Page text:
Gerd Baumann. Contesting Culture: Discourses of Identity in Multi-Ethnic London. New York and Cambridge, United Kingdom: Cambridge University Press, 1996. xiii + 218 pp. $65.00 (cloth), ISBN 978-0-521-55482-4; $30.99 (paper), ISBN 978-0-521-55554-8.
Reviewed by David Beriss (Department of Anthropology, University of New Orleans)
Published on H-SAE (December, 1999)
Cultivating the Southall Beat
At its narrowest, this book is about group identities developed by the diverse inhabitants of Southall, a town located within the London Borough of Ealing, near Heathrow Airport. Rather than focus on any one of the groups present in Southall, Gerd Baumann examines the manner in which the very idea of group identities has become central to people's lives there. Drawing on six years of ethnographic research in Southall, as well as on interesting survey data, Baumann develops a rich portrait of the making of cultural identities in Southall. But he also raises important questions about the representation of identities and about the meaning of culture and community for anthropologists and other social scientists working in self-consciously multi-cultural situations.
Southall is apparently the center for much of South Asian life in Britain (p.38). But this observation hides as much as it informs, as Baumann demonstrates throughout the book. The population is in fact quite diverse, although how diverse depends a great deal on how one counts. On one hand, people of Indian, Pakistani and other Asian origins make up sixty percent of the population, while white people (English and Irish origin) make up thirty percent, and Afro-Caribbeans another five (p.48). On the other hand, the Asian category breaks down by religion, caste and, of course, nationality. Sikhs are the dominant group in Southall, but there are significant numbers of Hindus and Muslims there as well. While the central parts of Southall are predominantly Asian, the outer areas are significantly more white. There is a variety of other ways to slice the area up in terms of identities and, as Baumann aptly demonstrates, the closer one examines Southall, the harder it becomes to define it in terms of a particular ethnic group.
It is the culture of this complexity that the book explores. Asserting identities (and differences) among groups is an important feature of Southall (and British) life these days. In fact, the self-conscious making of "culture" and "community" is common in many of the places anthropologists work and, as Baumann observes, this presents a problem. While our work, at its best, highlights the making and use of culture as a resource and a process, the people we study tend to see culture as a thing that one has or belongs to. A wide variety of people and institutions (ethnic activists, but also governments) frequently deploy a kind of reified idea of culture as a measure of who belongs and as a justification for a wide variety of public policies and behaviors. Similarly, the association of culture with the notion of "community" (as in "the Sikh community") tends to assert a uniformity of views and actions that can hide a great deal about people's lives. Like many other anthropologists in recent years, Baumann warns against taking this discourse at face value. At its best, it represents a kind of circular reasoning. Thus, one may choose to study Sikhs in London and simply attribute their thinking and behavior to their "Sikhness." At its worst, this perspective lapses into the kind of culturalism deployed in order to justify exclusion and racism.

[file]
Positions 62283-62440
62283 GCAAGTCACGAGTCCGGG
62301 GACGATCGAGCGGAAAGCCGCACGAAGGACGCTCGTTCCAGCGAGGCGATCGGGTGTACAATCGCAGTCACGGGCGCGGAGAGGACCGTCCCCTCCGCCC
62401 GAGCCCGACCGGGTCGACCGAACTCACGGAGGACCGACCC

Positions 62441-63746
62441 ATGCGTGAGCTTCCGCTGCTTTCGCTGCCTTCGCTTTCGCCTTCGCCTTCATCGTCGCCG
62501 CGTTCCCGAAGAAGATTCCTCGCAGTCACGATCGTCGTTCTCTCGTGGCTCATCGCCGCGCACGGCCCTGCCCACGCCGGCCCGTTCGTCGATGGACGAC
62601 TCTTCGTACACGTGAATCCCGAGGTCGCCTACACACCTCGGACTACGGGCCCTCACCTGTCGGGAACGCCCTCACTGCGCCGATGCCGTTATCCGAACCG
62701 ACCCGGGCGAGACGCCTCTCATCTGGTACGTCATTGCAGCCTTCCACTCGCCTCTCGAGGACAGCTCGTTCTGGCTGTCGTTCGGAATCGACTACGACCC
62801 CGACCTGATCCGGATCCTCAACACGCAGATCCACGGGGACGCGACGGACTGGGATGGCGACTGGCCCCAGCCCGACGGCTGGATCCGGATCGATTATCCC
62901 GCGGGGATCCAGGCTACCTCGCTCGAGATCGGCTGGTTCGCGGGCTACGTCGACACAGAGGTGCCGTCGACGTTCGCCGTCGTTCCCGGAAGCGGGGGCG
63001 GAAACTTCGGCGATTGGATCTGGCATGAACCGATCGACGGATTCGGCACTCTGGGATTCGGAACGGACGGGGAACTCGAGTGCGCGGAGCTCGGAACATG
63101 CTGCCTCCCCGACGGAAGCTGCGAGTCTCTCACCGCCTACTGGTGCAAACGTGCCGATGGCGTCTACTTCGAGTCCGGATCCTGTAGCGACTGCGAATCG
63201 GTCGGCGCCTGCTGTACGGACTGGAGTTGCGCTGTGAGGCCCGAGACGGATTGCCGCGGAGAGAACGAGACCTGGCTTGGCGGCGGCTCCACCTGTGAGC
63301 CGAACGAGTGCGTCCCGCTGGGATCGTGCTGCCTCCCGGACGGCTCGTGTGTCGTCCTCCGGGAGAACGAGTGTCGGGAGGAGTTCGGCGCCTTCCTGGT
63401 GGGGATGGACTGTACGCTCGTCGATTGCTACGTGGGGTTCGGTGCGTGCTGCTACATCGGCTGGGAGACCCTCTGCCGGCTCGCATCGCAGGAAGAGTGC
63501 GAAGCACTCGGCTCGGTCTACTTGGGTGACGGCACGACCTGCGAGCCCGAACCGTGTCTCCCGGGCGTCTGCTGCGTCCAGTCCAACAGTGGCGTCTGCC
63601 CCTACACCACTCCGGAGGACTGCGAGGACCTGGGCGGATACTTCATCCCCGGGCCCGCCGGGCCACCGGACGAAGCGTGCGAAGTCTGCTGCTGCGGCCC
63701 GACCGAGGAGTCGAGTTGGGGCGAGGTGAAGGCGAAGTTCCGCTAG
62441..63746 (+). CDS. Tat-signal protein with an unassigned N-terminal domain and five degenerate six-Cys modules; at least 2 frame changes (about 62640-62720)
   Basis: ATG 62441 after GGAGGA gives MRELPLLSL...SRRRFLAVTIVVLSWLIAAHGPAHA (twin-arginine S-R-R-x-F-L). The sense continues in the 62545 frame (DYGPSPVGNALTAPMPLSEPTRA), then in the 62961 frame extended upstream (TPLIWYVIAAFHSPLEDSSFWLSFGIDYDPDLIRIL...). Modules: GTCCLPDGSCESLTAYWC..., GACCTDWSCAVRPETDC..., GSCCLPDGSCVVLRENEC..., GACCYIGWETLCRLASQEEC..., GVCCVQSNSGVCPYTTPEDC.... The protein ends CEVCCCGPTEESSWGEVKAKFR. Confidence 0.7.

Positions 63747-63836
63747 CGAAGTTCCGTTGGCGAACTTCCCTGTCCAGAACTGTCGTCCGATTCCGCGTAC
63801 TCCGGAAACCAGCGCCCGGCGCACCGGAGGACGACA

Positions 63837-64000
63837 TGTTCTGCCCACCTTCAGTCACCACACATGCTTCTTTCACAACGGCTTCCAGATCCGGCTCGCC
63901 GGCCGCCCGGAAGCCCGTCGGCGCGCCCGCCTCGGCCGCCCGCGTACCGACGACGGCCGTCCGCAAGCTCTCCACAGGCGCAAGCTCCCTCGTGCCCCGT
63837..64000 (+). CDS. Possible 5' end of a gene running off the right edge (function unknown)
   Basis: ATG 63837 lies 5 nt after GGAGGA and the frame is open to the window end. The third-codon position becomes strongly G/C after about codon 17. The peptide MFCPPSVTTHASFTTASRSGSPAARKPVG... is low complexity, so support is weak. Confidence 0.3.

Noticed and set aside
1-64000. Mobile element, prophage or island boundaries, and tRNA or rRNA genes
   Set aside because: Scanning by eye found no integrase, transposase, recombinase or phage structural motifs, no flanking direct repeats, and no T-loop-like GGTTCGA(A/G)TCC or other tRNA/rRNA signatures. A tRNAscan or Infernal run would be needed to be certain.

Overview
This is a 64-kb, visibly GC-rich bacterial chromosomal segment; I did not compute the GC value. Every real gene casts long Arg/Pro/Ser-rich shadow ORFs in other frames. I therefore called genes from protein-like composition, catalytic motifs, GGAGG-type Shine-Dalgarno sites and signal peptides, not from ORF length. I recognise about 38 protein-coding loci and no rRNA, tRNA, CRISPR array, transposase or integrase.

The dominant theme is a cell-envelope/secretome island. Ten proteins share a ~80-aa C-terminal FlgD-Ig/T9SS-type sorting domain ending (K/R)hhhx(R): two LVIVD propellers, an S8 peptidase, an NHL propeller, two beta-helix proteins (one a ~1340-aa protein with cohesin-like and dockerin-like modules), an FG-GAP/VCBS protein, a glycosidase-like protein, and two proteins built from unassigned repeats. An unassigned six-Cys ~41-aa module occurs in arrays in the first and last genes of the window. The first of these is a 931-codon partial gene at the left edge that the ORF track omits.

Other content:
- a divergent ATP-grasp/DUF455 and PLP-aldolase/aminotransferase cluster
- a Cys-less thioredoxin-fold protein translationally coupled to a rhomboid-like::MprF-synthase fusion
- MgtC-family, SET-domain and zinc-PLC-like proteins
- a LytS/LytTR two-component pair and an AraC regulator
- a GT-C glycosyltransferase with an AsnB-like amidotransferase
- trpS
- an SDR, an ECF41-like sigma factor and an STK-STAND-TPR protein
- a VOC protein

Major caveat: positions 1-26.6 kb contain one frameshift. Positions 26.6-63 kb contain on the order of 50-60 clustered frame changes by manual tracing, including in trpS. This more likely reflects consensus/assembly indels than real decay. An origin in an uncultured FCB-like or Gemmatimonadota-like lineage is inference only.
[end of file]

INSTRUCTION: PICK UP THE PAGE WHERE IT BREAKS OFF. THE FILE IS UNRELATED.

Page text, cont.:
Thus, rather than study one particular group's (reified) culture, Baumann examines the interplay of various discourses about culture and community in Southall. These discourses are framed by a dominant discourse that divides Southall itself into five essentialized cultural communities: Sikh, Hindu, Muslim, Afro-Caribbean and white. This discourse is reinforced by widely shared experiences of life in Southall. For instance, most residents identify the area as "grotty" and see moving out as a sign of upward mobility. In addition, many of the administrative structures that have sprung up to meet the needs of Southall's residents are structured to reflect the dominant discourse's version of the area's ethnic diversity. These structures respond to pressure from ethnic and religious leaders in Southall by providing targeted resources and services. At the same time, the existence of such structures helps bring the organized groups into existence and sustains their leaders.